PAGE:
With over two million records sold world-wide, Gomez follow up 2002â€™s critically acclaimed "In our Gun" with their fourth album "Split the Difference". The album is already out and Olly Peacock, drummer of the band, is here to answer a few questions about their comeback!
G: Would you suggest that I should move to Portslade?
Olly: No. Its a shithole!
G: You have described the new album as a resolution of a series of identity crises you've had through the past couple of years. Not just musical identity, but personal identity. Do you think that the best pieces of art derive from negative or positive feelings?
Olly: Musically speaking the best tunes come from negative experiences. When a musician or band are in a state of depression, misery, loneliness or whatever, all attention becomes focussed on the emotions. These feelings can consume someone for great lengths of time and become the over-riding form of expression. People easily relate to vulnerability and it creates a strong sense of empathy.
G: Would you say that this album dismisses any kind of previous experimentation and goes back to a more pure rock 'n' roll sound?
Olly: We played around with music and sounds as much as ever but the songs that felt good together leaned towards the live songs. The studio we built becomes a sweat box in the summer and a freezer in winter. Along with our short attention spans it meant we recorded real fast. We didn't want to spend time pissing around with machines and it felt very refreshing to be able to perform as a band.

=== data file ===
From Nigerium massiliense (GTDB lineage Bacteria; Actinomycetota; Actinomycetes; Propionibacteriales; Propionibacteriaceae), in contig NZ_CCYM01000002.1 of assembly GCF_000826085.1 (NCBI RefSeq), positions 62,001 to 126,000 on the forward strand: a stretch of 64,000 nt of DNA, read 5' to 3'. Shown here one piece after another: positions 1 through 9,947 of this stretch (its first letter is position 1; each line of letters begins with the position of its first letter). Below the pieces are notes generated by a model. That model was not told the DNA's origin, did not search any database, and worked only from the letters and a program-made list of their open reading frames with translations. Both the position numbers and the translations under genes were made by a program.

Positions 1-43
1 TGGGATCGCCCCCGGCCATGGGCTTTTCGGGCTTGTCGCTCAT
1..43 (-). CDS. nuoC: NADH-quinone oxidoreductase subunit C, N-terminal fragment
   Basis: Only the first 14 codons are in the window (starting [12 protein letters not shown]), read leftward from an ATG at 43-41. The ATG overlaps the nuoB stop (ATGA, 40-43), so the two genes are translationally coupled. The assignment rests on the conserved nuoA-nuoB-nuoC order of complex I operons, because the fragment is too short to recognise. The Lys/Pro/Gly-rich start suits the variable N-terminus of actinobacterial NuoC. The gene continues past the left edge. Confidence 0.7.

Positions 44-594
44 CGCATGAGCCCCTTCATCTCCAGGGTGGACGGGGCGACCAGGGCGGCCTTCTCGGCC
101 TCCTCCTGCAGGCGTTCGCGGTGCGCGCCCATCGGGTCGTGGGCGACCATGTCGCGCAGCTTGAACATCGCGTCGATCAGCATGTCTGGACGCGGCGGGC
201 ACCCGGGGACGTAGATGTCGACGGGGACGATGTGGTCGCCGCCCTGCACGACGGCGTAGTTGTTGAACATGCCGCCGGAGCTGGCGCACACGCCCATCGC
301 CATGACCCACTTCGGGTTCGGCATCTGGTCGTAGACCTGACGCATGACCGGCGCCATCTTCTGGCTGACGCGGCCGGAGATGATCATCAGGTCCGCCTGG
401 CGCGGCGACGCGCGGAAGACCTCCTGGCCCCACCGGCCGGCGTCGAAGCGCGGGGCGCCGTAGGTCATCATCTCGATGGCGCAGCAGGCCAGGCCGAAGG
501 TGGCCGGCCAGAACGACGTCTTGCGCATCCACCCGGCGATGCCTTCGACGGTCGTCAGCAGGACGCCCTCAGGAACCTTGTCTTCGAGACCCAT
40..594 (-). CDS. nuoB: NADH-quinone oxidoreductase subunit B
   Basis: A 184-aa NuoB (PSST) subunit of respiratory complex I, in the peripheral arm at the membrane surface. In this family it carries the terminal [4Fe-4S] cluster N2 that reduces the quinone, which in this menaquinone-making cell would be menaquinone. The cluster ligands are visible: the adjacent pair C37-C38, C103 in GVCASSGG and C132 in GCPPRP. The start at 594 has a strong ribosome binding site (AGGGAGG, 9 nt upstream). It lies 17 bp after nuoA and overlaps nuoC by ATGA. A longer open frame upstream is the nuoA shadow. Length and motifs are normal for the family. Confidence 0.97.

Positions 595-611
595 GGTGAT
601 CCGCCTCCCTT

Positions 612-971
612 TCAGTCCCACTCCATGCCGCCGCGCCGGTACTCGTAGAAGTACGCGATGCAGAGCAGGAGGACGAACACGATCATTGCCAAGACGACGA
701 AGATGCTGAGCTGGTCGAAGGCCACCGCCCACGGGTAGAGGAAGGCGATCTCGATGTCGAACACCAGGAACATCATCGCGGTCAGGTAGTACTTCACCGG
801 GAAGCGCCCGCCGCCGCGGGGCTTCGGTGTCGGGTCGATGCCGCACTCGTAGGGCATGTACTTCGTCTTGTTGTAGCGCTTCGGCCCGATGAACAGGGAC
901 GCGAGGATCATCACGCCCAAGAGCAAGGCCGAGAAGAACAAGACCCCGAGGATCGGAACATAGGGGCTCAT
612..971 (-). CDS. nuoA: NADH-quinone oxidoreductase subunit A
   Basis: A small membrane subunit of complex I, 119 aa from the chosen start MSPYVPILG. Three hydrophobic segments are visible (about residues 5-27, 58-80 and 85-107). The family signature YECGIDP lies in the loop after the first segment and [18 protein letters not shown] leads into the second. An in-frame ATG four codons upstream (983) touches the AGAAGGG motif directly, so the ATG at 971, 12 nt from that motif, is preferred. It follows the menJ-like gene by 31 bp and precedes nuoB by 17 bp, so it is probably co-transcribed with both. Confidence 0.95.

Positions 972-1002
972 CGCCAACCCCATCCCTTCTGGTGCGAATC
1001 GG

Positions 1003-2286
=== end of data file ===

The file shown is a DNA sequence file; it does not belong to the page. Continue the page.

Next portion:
G: What music was on your cd player while you were recording it?
Olly: I can't speak for everyone but personally Smog, Kraftwerk, Eels, Rufus Wainwright and Kings of Leon
G: How come you recruited a producer (Tchad Blake) to help on the fourth album when you have been doing the production so far on your own?
Olly: We recorded everything ourselves and brought Mr Blake in to get some more perspective. We re-recorded a couple of songs and then let him sprinkle his dirty black magic over the top of what we'd done. The end of a record is always tied up in a studio with an engineer and since hearing how he mutated tunes by the likes of The Latin Playboys we thought 'we could do with a bit of that'.
G: You've spent most of the last couple of years on the road and especially around US. Would you say that this made you see live performance from a different perspective?
Olly: Since we've been touring more and more in the US, we understand the differences between audiences. Fundamentally, in the States they have no hang-ups of who you are or how you look. As long as you're playing good music thats all they care about.
Audiences in the US are warmer too, and let you do your own thing whereas in the UK theres a sense that people turn up intending to be impressed.
G: How would you consider your relationship with the British press? Do you think they have been fair to you?
Olly: The British press don't seem to be fair to many bands - all concerns are based on their perceptions and egos. If they can build you up they just love shooting you down.
Presently, pre-conceptions and fashions have become more important than the music itself. They need to lose their fickle attitudes and just listen to the fuckin' music!
G: You are touring UK in the end of the month. Any message to the fans?
Olly: Be prepared to have a fuckin' good time!